When Roy Orbison unexpectedly died of a heart attack on December 6, 1988 at the age of 52, the world mourned the loss of the rock and roll pioneer. At the time of his death, he'd been enjoying a career revival thanks to his friends George Harrison, Tom Petty, Bob Dylan, and Jeff Lynne - all of whom regarded him as an inspiration and were thrilled to call him their bandmate in the Traveling Wilburys. 1989's Mystery Girl was The Big O's first posthumously released album, having been completed a month before his death. It yielded the smash hit "You Got It" (a U.S. AC chart-topper and pop top ten entry) and primed the pump for more Orbison material. A Black and White Night Live followed in 1989, and by 1992, the Orbison family was ready to tap the vault for unreleased studio material. The result was King of Hearts, overseen by Jeff Lynne and released in October 1992 by Virgin Records. This Friday, October 14, a newly remastered edition will arrive on CD, digitally, and limited-edition red vinyl from Legacy Recordings and Roy's Boys, LLC.
Roy's widow Barbara Orbison spearheaded the curation of King of Hearts, selecting completed material that had not yet been released as well as demos recorded by Roy. To complete the tracks, Barbara enlisted his fellow Wilbury Jeff Lynne as well as T-Bone Burnett (both of whom had been involved with Mystery Girl) and other Orbison fans including Don Was, The Band's Robbie Robertson, Neil Young associate David Briggs, R&B legend Chips Moman, and pop gurus Albert Hammond and Diane Warren.
The finished album, while not as cohesive as Mystery Girl, nonetheless painted a compelling portrait of the late artist with the big, powerful, and passionate voice. A handful of tracks had been previously issued, among them "Wild Hearts Run Out of Time" from the 1985 film drama Insignificance; "Coming Home" from the Class of '55: Memphis Rock and Roll Homecoming album; and the Grammy-winning k.d. lang duet of Orbison's classic ballad "Crying" from the 1987 movie Hiding Out. "Crying" reached No. 13 on the U.K. Singles Chart in 1992, while Jeff Lynne's production of Billy Steinberg and Tom Kelly's "I Drove All Night" got even further, to No. 7. (Lynne also helmed Troy Seals and Frankie Miller's "Heartbreak Radio" for the album.) Though King of Hearts didn't make commercial waves in the United States, it was considerably more successful in England and around the world.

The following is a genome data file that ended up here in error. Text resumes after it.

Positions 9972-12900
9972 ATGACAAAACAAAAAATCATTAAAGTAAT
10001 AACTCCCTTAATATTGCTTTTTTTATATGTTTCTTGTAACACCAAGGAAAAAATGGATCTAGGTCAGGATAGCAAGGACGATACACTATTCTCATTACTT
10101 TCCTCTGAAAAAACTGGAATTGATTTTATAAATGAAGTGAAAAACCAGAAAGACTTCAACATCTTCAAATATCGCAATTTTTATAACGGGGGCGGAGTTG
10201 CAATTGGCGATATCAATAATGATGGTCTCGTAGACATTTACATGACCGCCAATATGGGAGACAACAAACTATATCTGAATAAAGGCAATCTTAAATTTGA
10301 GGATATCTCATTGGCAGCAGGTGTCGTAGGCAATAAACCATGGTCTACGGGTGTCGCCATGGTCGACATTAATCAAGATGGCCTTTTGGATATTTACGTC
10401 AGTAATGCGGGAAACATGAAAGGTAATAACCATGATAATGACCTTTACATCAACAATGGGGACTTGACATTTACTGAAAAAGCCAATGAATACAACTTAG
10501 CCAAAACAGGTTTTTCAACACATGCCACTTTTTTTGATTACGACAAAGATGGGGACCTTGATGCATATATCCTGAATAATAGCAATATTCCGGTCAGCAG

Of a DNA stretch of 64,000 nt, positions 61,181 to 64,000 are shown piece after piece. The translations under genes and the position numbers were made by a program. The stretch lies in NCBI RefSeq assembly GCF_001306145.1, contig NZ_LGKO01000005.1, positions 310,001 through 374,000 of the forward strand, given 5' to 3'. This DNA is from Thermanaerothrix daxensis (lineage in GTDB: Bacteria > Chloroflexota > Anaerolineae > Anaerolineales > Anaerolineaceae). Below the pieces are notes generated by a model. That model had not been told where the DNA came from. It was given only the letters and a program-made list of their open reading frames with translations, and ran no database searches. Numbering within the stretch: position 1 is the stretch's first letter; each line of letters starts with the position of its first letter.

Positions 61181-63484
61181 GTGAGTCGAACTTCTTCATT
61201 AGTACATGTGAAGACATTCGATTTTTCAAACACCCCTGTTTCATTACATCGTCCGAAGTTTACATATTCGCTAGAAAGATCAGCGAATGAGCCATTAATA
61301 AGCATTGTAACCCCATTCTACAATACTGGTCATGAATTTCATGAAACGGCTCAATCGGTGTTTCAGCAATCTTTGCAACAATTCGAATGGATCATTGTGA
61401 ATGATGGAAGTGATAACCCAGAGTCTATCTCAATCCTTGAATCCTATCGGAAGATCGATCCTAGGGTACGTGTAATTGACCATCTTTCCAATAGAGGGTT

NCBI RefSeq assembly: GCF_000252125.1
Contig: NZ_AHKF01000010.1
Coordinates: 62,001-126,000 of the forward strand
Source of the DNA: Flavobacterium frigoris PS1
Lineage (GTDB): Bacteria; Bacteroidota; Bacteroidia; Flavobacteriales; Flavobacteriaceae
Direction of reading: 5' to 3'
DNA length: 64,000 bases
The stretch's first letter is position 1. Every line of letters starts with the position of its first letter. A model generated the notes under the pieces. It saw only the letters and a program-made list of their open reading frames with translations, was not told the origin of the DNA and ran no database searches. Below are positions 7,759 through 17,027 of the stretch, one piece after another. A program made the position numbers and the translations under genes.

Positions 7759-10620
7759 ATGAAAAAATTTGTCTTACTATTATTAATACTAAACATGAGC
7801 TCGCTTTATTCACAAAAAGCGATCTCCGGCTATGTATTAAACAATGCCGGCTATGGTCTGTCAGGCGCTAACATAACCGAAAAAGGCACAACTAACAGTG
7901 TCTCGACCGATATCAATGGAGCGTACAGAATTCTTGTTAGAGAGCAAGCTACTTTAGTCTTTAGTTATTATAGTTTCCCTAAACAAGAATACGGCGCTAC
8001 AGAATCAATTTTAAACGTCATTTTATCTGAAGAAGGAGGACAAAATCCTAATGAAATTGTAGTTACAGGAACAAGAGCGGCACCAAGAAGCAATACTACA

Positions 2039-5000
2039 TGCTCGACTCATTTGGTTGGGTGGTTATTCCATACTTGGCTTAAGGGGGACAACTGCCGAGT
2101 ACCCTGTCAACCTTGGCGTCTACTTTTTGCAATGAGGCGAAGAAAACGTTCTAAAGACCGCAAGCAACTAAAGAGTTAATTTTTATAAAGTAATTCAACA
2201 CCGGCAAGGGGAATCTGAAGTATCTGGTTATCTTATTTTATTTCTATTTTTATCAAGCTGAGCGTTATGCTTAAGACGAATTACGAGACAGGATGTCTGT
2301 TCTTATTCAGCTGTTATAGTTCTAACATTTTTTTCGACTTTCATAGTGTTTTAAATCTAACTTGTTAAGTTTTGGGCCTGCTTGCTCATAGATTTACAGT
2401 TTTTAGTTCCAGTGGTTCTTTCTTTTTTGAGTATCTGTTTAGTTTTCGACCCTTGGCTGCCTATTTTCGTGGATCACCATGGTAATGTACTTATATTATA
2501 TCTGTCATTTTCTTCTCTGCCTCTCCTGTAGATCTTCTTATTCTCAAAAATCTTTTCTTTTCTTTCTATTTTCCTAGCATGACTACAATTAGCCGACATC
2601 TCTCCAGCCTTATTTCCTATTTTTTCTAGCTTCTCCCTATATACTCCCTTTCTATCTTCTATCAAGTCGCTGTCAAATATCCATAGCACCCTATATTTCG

Barbara Orbison, mother of Roy's Boys' Roy Orbison, Jr. and Alex Orbison, penned the liner notes for the original release which are reprinted in the upcoming edition. Richard Dodd has handled the remastering. Note that no additional tracks are included; Sony's 2007 reissue added one cut not heard here, "Life Fades Away" from the film Less Than Zero.
The remastered King of Hearts is out on Friday from Legacy and Roy's Boys on CD, LP, and digital formats. You'll find the track listing and pre-order links below.
Roy Orbison, King of Hearts (Virgin V2-86520, 1992 - reissued Roy's Boys/Legacy, 2022)
- You're the One
- Heartbreak Radio
- We'll Take the Night
- Crying (with k.d. lang)
- After the Love Has Gone
- Love in Time
- I Drove All Night
- Wild Hearts Run Out of Time
- Coming Home
- Careless Heart (Original Demo)